'info:fdaE20080407_AAAAIUfileF20080409_AABVPV' 'sip-files00160.jp2'
489aba9e6c6a8a9cc0e57a5a40f2a649
6f133fa8eef92a68e9a3122f2bd2150779fc285a
describe
'162594' 'info:fdaE20080407_AAAAIUfileF20080409_AABVPW' 'sip-files00160.jpg'
e57dae09f3632cc2e1d1ad11f85e05c9
7d414f4b41ccd6507303e156f77d66b89cf3d91a
describe
'26322' 'info:fdaE20080407_AAAAIUfileF20080409_AABVPX' 'sip-files00160.pro'
31dd2435bccc946aef7f8316edadccbf
61804de23c888969cd172fcb9d2b406394337fb7
describe
'66358' 'info:fdaE20080407_AAAAIUfileF20080409_AABVPY' 'sip-files00160.QC.jpg'
be994c3309e17a398f449ea1391215a3
a8de3b004776488d67ed0048c01e821d1ea51a2d
describe
'2521524' 'info:fdaE20080407_AAAAIUfileF20080409_AABVPZ' 'sip-files00160.tif'
fd6191ca2ab9e95d79a860f2d9c04392
c661a0aaeb79a140bed8fce20f6aa66a70d59ebf
describe
'1063' 'info:fdaE20080407_AAAAIUfileF20080409_AABVQA' 'sip-files00160.txt'
078c2a9e04d2f1242de533006721f65b
517d0434b4728007c4b34362ac3c2eee42adf638
describe
'34547' 'info:fdaE20080407_AAAAIUfileF20080409_AABVQB' 'sip-files00160thm.jpg'
b41d8e0bdc047074e2d2a644873740cb
abd743bca2fa22df4033f414d6b8fef0186c5d65
describe
'312599' 'info:fdaE20080407_AAAAIUfileF20080409_AABVQC' 'sip-files00161.jp2'
311e200fe74548f54af6ee10653a9b1e
030e6f897dd0f3475f46c9603488f084a5e87a07
describe
'167750' 'info:fdaE20080407_AAAAIUfileF20080409_AABVQD' 'sip-files00161.jpg'
52944e6a38c8dcb56a3b99c97c96876d
91f99a8b5b3e78b7f4309922d2a4b4741ec376e8
describe
'28753' 'info:fdaE20080407_AAAAIUfileF20080409_AABVQE' 'sip-files00161.pro'
e8a08ac07a03f557e1954afc55fc0ec8
a520373db08d698f7dd433ac66acb6d04f774d08
describe
'67954' 'info:fdaE20080407_AAAAIUfileF20080409_AABVQF' 'sip-files00161.QC.jpg'
4d94715a908b0b151d64555b5aa8937d
a61d62a1648e70fad90a58a8ebe9100abbed09dc
describe
'info:fdaE20080407_AAAAIUfileF20080409_AABVQG' 'sip-files00161.tif'
9f6e98e9a4fad3c742c33a1109ef14d6
7e61676065f23c74e2fb445a8b2382705353e487
describe
'info:fdaE20080407_AAAAIUfileF20080409_AABVQH' 'sip-files00161.txt'
507352afd351ec22f620214c8eecab64
b0cf042e6756457dc6e06feb43ccaa9a4942991d
describe
'34232' 'info:fdaE20080407_AAAAIUfileF20080409_AABVQI' 'sip-files00161thm.jpg'
ad00fb2f94cf1cad35ea67e91056871b
6d83d3a816c3a071c2995dc8ebbfb7c57ef4943e
describe
'312607' 'info:fdaE20080407_AAAAIUfileF20080409_AABVQJ' 'sip-files00162.jp2'
508f3119f56afd5930aa4d03590af9c7
92798685d4cac5d3e3a5139555f8efb51f376c95
describe
'162665' 'info:fdaE20080407_AAAAIUfileF20080409_AABVQK' 'sip-files00162.jpg'
149671fd7269671679ba51c900c2b769
4056ff4e123a875be3dbfb39e909f48a378a1647
describe
'25247' 'info:fdaE20080407_AAAAIUfileF20080409_AABVQL' 'sip-files00162.pro'
e8642f498faefe31fc81ffe2f10797d7
e5655a2543792474e02cb2d8bebab49350292cdb
describe
'65302' 'info:fdaE20080407_AAAAIUfileF20080409_AABVQM' 'sip-files00162.QC.jpg'
c5dd3999afce90da6fe9a30f113624ae
f58d50c9d83936aa2542e556fdb29c8bf42ab2aa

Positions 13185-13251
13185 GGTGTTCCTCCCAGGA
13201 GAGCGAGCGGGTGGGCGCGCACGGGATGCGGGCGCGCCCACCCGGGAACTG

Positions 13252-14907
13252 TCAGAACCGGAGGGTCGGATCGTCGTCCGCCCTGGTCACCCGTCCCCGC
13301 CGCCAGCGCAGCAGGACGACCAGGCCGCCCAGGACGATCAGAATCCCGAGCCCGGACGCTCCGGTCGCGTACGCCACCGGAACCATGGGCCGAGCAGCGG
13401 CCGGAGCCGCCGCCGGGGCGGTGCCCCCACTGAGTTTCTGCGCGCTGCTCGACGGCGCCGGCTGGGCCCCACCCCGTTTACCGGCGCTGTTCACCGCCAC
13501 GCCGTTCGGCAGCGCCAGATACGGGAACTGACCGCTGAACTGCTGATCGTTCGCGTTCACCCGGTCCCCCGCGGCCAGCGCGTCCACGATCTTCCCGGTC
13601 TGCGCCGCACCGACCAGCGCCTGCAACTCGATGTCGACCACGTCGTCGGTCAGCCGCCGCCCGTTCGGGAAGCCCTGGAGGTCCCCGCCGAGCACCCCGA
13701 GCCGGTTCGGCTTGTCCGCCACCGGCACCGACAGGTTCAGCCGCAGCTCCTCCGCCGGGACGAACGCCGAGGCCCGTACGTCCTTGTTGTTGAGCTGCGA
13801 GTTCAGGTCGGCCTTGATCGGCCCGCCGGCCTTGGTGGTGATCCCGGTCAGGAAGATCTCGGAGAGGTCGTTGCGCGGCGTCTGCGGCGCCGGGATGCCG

describe
'info:fdaE20080407_AAAAIUfileF20080409_AABVQN' 'sip-files00162.tif'
190e88d02b1d8a43f5838af217b9ee21
6635cfb34241ddf91660b1bc50defa6e6e49c5fc
describe
'1016' 'info:fdaE20080407_AAAAIUfileF20080409_AABVQO' 'sip-files00162.txt'
bbb001c6b8b1fb2034ff92774eb1a284
eaf21f3ead9c5b86368de61154ccbacf3e14e7e9
describe
'34178' 'info:fdaE20080407_AAAAIUfileF20080409_AABVQP' 'sip-files00162thm.jpg'
343ee020852458b0e3acd147b6015e29
f011751d393682d410b557ac0cf3c136732851b4
describe
'info:fdaE20080407_AAAAIUfileF20080409_AABVQQ' 'sip-files00163.jp2'
b613149fb7a37e130c59429c9b198074
069583f960c93548822056fec95b19f32511a9ca
describe
'174147' 'info:fdaE20080407_AAAAIUfileF20080409_AABVQR' 'sip-files00163.jpg'
9eb6d9fa3a01492a5ce86b34113bdcc0
f4fc954b62e2b741f212e79892fe948e65b99c5b
describe
'29047' 'info:fdaE20080407_AAAAIUfileF20080409_AABVQS' 'sip-files00163.pro'
10097f7f33a49bc41848196f8d21bb97
b0f10a4758264ee9c97df86b4cbf8af00c0ae3b1
describe
'70891' 'info:fdaE20080407_AAAAIUfileF20080409_AABVQT' 'sip-files00163.QC.jpg'
25580fc90caeaef2c44564b486a5ec43
f358522cc5f1f26a22407e4839d4d453f5b922af
describe
'2523396' 'info:fdaE20080407_AAAAIUfileF20080409_AABVQU' 'sip-files00163.tif'
ff632f9b1b270565844390c6759219be
39061c68addd916cf1d4267d369b8ee1750496f6
describe
'info:fdaE20080407_AAAAIUfileF20080409_AABVQV' 'sip-files00163.txt'
7e0da23a327cf812b6c7a26b30ab94f7
b964fa2f4831baf0d240d5c608187b9b5d6b6798
describe
'34935' 'info:fdaE20080407_AAAAIUfileF20080409_AABVQW' 'sip-files00163thm.jpg'
092cc906d7a7955539d1ba8b32ec4263
f3fb6dc70db01890c5c8ed5d317abbdd503eee92
describe
'312651' 'info:fdaE20080407_AAAAIUfileF20080409_AABVQX' 'sip-files00164.jp2'
709b55784459700da1fbecf5c47ecb65
eb47211b3555f2e16706e7ad79dd1b36ae08faa3
describe
'166411' 'info:fdaE20080407_AAAAIUfileF20080409_AABVQY' 'sip-files00164.jpg'
d37a8bd34ebeef4bc8ef8a70564b2e51
b188f3dfa1b463ec8cdf8d73b1d8843a4c72661e
describe
'27689' 'info:fdaE20080407_AAAAIUfileF20080409_AABVQZ' 'sip-files00164.pro'
99b860b416401d1038de839b8194f645
5b5ba8a6c4a810cd1ba2b1d724b520f973945dbe
describe
'67636' 'info:fdaE20080407_AAAAIUfileF20080409_AABVRA' 'sip-files00164.QC.jpg'
fb3d83fe13e3312cf927cde4a44f1272
cad8fbc6267020b6e12ff4bb4627f9be0590350e
describe
'2523196' 'info:fdaE20080407_AAAAIUfileF20080409_AABVRB' 'sip-files00164.tif'
2ffbfcd5efabb08aed76f932efc1b76b